• Goal displacement: Once you begin discussing a topic, that topic tends to perpetuate itself, because people will continue to associate your organization with it and will continue to bring it up. At a psychological level, it's also easy for subgoals to stomp supergoals: i.e., to get so absorbed in the mainstream topic that you actually come to focus on it too much for too long.
  • Reaching the wrong audience: If you're actually most worried about future suffering, then marketing your message to people who primarily seek to prevent the extinction of carbon-based Homo sapiens isn't bringing in the optimal audience. If you want to make progress on problem X, it's generally best to talk openly about problem X. That's the cleanest way to make connections with the people most interested in your topic.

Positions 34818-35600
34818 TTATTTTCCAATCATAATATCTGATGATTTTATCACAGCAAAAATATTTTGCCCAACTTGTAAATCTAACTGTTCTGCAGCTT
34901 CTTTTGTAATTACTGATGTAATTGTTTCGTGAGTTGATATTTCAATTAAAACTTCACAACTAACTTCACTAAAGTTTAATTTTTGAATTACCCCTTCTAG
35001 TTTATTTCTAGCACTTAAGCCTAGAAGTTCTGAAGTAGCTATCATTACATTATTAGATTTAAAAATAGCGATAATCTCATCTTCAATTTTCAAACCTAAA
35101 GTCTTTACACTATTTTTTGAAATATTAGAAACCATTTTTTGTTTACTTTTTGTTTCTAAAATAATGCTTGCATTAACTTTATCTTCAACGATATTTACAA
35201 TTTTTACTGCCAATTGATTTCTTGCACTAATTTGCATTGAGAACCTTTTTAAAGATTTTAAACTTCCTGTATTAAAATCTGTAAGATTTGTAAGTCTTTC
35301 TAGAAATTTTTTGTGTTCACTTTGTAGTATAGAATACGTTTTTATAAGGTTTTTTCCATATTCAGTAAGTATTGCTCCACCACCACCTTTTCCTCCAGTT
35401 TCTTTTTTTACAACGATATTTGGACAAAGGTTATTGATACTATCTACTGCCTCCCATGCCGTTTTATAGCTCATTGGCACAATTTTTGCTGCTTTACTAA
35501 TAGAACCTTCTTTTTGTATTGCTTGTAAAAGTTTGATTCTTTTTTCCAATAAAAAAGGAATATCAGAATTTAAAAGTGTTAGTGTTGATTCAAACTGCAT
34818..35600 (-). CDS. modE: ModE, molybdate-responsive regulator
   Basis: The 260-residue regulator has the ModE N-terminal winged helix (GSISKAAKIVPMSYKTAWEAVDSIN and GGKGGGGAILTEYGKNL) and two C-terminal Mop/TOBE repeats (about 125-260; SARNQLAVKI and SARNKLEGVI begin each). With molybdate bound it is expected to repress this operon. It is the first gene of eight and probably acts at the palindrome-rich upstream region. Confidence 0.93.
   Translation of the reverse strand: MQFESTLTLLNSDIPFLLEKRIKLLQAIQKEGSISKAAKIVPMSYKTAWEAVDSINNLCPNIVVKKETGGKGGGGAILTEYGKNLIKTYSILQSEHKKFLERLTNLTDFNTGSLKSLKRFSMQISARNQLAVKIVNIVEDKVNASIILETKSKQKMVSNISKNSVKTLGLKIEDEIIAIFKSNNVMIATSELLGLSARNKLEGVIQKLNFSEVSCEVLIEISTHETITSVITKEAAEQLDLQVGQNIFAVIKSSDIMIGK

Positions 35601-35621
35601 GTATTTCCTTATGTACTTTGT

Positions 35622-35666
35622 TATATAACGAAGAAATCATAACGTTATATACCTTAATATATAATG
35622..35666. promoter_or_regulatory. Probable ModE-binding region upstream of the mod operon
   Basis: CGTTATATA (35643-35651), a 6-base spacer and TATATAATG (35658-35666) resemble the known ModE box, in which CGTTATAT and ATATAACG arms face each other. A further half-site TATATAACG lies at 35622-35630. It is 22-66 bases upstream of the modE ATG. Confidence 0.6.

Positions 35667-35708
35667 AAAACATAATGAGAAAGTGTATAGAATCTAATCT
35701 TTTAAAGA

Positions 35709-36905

• Closed-minded audience: In general, people who reject your unusual ideas out of hand are less likely to challenge other beliefs. Those who aren't turned off by unorthodox views are more likely to be critical thinkers and hence make better collaborators. (Of course, the kind of unorthodoxy I have in mind here is mostly about moral questions and the implications thereof. It's often good to maintain a filter against crank factual theories, and critical thinkers are often quick to dismiss pseudoscience.)
  • Unorthodox ideas can be exciting: Mainstream topics may have broad appeal, but the market for discussing them is already somewhat saturated. In contrast, unusual ideas that haven't been raised before can sometimes generate more enthusiasm, at least from a core group of very valuable people.